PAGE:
Friday, December 23, 2011

A Holiday Gift for You

The holiday season is the time for sharing.  While brainstorming ideas for something special to share with you, I was contacted (out of the blue) by Sherry Klinedinst, a talented pianist from South Bend, Indiana.  She explained to me how much she enjoyed my photographs and wondered if I would be willing to share some of them with her to accompany her beautiful piano music.
Together, we created "Winter Essence," a visual and auditory salute to the holiday season.
I hope you will take the time to enjoy our collaborative creation, and I hope you also take time to visit Sherry at

You can access our creation by clicking HERE
Please feel free to continue the Spirit of Sharing by passing this gift to others.

Best to all of you during the holiday season and throughout the new year!


Friday, December 9, 2011

A "Miksang Moment"

Miksang is a Tebetian word which means “good-eye” and describes a style of photography which captures the essence of a fleeting moment in time.  The moment is defined when we synchronize eye and mind, abandon all concepts and predispositions and become completely present in the moment. Miksang photography can also be referred to as contemplative photography.  
We have all had these moments, when something catches our eye and stirs something in our minds and in our emotions.  Usually, it is a very simple, brilliant, and fleeting moment, during which our minds are relaxed and we view the moment without any preconceived ideas about it: in other words, we see it with pure perception. 
For those of us who carry cameras with us, it is a moment we must capture before the connection of our sight, emotion and perception disappear.
I have many images in my photo library which have been made when these three conditions are present.  Today I would like to share my most recent Miksang experience.

We were out to dinner the other night and my daughter had ordered hot tea.  During our meal I glanced at the silver teapot of hot water and saw a woman’s face looking back at me!  No, it was not because of the wine I had consumed thus far with my meal, but a “Miksang moment.” 
As soon as I saw this, I used the only camera I had with me at the time- my cell phone. 

I captured what I was seeing while the song “I’m a little teapot, short and stout…” began to run through my mind.  I shared my capture with my husband and daughter who had been looking strangely at me as I interrupted my meal to shoot a subject they did not see.  (One would think they would be used to my behavior by now after all the years I have been photographing!)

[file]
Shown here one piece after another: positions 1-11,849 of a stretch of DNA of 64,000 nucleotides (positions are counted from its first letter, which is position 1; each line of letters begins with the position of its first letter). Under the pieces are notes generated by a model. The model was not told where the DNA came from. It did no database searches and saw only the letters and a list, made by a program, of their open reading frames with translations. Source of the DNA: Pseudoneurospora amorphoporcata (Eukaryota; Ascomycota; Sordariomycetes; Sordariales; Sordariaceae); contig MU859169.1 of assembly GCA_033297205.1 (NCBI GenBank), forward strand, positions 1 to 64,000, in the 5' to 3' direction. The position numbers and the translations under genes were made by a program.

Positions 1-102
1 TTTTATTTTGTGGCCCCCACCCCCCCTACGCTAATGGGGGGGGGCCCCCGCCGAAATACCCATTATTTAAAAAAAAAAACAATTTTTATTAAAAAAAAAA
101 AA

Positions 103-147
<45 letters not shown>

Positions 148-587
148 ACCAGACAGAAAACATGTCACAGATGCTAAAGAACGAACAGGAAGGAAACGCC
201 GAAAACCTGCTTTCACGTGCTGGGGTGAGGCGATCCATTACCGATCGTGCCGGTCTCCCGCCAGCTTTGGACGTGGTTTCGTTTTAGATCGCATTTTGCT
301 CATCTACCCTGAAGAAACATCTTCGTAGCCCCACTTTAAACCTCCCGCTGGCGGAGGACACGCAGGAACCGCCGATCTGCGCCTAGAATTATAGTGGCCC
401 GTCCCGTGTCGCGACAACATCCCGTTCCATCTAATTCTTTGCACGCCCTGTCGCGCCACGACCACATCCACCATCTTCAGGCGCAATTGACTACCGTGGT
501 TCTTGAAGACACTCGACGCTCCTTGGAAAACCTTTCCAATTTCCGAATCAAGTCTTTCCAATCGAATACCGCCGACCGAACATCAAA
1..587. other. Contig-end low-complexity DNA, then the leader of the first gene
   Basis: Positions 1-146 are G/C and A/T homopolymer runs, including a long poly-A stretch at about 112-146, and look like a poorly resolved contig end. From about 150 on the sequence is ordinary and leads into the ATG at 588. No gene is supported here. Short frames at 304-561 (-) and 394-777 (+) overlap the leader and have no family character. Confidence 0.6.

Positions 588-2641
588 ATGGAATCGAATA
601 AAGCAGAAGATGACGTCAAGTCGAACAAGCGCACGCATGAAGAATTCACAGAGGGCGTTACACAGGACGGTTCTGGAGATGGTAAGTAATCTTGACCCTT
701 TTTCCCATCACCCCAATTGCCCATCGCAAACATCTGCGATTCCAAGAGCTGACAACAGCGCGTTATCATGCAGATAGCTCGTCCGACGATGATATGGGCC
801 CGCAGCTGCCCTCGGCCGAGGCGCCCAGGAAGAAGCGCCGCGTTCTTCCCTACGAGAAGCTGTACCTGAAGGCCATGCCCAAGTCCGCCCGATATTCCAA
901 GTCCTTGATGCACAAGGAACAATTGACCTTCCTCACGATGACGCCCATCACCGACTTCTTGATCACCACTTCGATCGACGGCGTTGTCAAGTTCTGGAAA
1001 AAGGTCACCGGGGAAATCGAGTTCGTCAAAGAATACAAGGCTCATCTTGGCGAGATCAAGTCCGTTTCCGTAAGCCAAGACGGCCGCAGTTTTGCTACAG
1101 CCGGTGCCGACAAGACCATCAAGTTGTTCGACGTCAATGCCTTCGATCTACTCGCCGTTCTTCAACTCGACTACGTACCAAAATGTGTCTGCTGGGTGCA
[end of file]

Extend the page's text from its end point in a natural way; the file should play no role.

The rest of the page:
Anyway, after sharing my capture with them, I went to take a second shot of “Mrs. Potts” and she was gone!  The server had removed my husband’s plate (which created her right ‘eye’) I took the photo anyway, wondering if I actually saw her winking at me!  Nope- my Miksang moment was gone.

Friday, December 2, 2011

The Dunes Are Alive!

In my last blog, I described the life living WITHIN the dunes, but did you know the dunes, THEMSELVES, are "alive?" Dunes are constantly changing shape by the power of mother nature- especially when she blows strong winds up the windward side of the dunes, causing the grains of sand to blow over the crest to the shorter leeward side. 
Not only does this change the shape of the dune, but also causes some dunes (known as barchan dunes) to actually migrate across the desert a few meters each year; which is enough distance to periodically update maps currently in print.  (especially if they block roads, which they often do!!)
One afternoon on my most recent trip to Namibia, we set out to photograph the dune belt between Walvis Bay and Swakopmund. The wind was blowing quite strong- too strong to subject our gear to the constant abrasiveness of the sand grains blowing through the air. So, we spent some time sitting quietly in our vehicle watching the sand as it blew across the face of the dunes. It reminded me of a "tan blizzard" and it was mesmerizing to watch the swirling patterns of blowing sand as the millions of tiny grains brushed across the dunes and over the crest. I noticed that the speed of the wind and its gusts are what determined the dancing patterns we saw. It was like watching a ballet! I wanted to take this memory home with me since watching the blowing sand was so relaxing and fascinating.

I secured my bean bag bag on the car window for stable support and placed my Canon 5D Mark II on top of it. I braced the camera by placing my hand on the lens to stabilize the camera even more. Then, I shot many video clips of the scene before me hoping to capture the side lit dunes and the dancing sand.
Below is a link to my video page on my web site.  Here, there are two of my favorite videos I made from the afternoon which rival any still shots from the photo session. I hope you take less than 2 minutes from your day to witness the beauty of nature and the "movement" of the dunes.

Clcik HERE to view.